“Form follows feeling.”
This is the guiding principle of Reddymade, the New York-based firm founded in 2002 by Suchi Reddy. Accordingly, the firm’s creative brand of architecture is wrapped with rich, emotive properties, and the same can be said of Reddy’s sketches and watercolors. Belying their simplicity, these drawings and paintings exude atmosphere, a quality also present within the stunning winners of this year’s One Drawing Challenge competition.
As an esteemed juror for the competition, Reddy posed the following questions for entrants to consider when creating their drawings: “Does the image convey the idea? Does it lead me to think more about the idea, open the door to a longer conversation? Is it a great invitation to understand a way of thinking?” Ultimately, drawings with the greatest levels of “poetic expression” went on to score highly.
We chatted with Suchi Reddy about the essence of architectural drawing today, and what matters most when putting pencil to paper:
Paul Keskeys: With the proliferation of 3D modeling and photo-realistic renderings, do you think there is still a place for hand drawing in architectural practice? If so, why?
Suchi Reddy: Hand drawing is a foundational skill for an architect; we can add and layer into that with 3d modeling and photo-realistic renderings, but in my view it remains the foundation on which all other skills are built. The immediacy of the distilled communication between the hand and the mind’s eye that it represents is still unparalleled by other techniques.
What qualities or elements do feel it is most vital to communicate in an architectural drawing?
An architectural drawing must, first and foremost, communicate the concept of the proposed work in my view. It can be layered and added to, but what must stand out at first glance is the idea. Scale and proportion are important keys to achieving this. In the book “Drawing From Practice” by J. Michael Welton, is a great guide to how this can manifest in different styles.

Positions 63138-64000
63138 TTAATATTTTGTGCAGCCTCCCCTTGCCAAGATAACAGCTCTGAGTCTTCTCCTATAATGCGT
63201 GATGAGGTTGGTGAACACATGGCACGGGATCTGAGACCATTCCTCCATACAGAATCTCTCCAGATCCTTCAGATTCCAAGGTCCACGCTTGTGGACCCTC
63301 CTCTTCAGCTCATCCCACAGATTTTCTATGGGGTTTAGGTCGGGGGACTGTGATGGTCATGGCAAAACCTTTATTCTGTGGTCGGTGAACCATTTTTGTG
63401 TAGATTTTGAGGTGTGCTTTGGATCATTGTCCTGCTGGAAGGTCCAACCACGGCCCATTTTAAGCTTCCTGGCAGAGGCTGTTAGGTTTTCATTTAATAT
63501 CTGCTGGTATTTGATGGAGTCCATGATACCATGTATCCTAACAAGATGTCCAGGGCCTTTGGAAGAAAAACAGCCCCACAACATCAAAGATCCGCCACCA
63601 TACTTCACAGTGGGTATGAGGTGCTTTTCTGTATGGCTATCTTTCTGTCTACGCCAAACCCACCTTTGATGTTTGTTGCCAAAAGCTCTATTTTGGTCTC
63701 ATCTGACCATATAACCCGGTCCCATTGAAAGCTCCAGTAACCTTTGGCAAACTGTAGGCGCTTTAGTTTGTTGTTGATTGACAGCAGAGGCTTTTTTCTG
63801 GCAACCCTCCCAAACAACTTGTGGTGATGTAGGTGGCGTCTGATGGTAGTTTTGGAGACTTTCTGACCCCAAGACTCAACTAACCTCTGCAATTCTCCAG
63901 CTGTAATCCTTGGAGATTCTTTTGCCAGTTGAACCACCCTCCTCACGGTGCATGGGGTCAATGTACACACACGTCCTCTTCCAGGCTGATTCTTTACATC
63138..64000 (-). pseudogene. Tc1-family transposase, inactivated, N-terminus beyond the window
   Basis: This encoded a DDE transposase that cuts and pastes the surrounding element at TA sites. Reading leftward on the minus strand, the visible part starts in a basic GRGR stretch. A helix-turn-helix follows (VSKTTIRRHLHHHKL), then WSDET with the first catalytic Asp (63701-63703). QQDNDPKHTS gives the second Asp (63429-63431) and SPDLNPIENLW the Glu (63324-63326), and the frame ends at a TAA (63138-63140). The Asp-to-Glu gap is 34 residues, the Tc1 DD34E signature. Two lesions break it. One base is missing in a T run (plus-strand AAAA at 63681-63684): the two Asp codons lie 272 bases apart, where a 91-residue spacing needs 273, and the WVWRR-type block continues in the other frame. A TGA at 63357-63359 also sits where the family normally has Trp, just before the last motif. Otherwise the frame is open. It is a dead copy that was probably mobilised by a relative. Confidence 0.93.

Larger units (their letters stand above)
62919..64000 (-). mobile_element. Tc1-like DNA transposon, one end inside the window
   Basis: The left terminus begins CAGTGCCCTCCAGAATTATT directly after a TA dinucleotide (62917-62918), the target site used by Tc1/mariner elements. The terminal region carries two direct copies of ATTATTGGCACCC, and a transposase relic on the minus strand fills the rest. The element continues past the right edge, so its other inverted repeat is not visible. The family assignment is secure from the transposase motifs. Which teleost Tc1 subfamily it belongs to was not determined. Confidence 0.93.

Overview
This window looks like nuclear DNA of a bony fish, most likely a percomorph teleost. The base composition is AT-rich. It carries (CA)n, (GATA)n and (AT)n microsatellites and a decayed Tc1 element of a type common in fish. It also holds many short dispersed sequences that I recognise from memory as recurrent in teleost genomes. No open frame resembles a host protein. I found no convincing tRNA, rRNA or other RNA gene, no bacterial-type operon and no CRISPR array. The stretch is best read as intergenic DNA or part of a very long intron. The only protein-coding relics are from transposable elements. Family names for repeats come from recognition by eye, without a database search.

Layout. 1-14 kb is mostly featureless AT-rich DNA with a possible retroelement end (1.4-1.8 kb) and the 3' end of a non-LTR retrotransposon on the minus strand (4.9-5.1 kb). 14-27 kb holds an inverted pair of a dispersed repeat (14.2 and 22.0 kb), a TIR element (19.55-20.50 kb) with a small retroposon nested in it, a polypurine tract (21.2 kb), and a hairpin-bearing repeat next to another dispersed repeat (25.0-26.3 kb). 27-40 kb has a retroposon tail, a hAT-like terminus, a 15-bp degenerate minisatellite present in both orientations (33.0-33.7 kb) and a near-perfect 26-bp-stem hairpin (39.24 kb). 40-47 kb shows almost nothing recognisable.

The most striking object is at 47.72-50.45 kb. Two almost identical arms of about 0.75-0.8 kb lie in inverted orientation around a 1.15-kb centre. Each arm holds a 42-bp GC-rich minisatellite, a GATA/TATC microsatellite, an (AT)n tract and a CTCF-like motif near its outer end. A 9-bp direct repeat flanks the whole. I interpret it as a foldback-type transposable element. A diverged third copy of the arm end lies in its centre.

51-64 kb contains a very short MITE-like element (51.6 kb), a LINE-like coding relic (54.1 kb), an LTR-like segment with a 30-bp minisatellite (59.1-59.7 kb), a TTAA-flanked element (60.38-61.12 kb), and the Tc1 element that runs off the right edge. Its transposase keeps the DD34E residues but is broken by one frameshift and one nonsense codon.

Which of your fellow architect’s drawing styles are you particularly drawn to and why?
I am going back a bit here, but Louis Kahn’s drawing style remains a huge inspiration to me, for its reductive, and essential nature. I am honored to have a small sketch of his, where, in about eight lines he describes a place he used to vacation in on a hill. Drawing is akin to poetry when it can communicate a sense and a feeling with such economy of means.
For more contemporary colleagues, I am a fan of Zeuler Lima who besides drawing beautifully has also written many books on Lina Bo Bardi, including one on her drawings which I also love.
What advice would you give architectural students and young architects when it comes to sketching?
I would say sketch like your hair is on fire. My advice to everyone who comes through my studio, and to my students, is to sketch every day. Sketch anything, from windows to door handles, to corners…anything.
Drawing is a very efficient tool for young architects to register and understand scale, proportion, and the details of the built environment. Once you draw all the parts of something, you never forget how to build it. I also firmly believe that our brains scale and proportion much faster and better through drawings than thought.
Thank you to all participants for their hard work in creating these amazing drawings and telling fascinating stories about architecture. If you are interested in entering next year’s One Drawing Challenge, be sure to sign up for updates by clicking the blue button below.
In the meantime, keep on drawing!
Top image: “X” Valentine’s installation by Reddymade, New York NY
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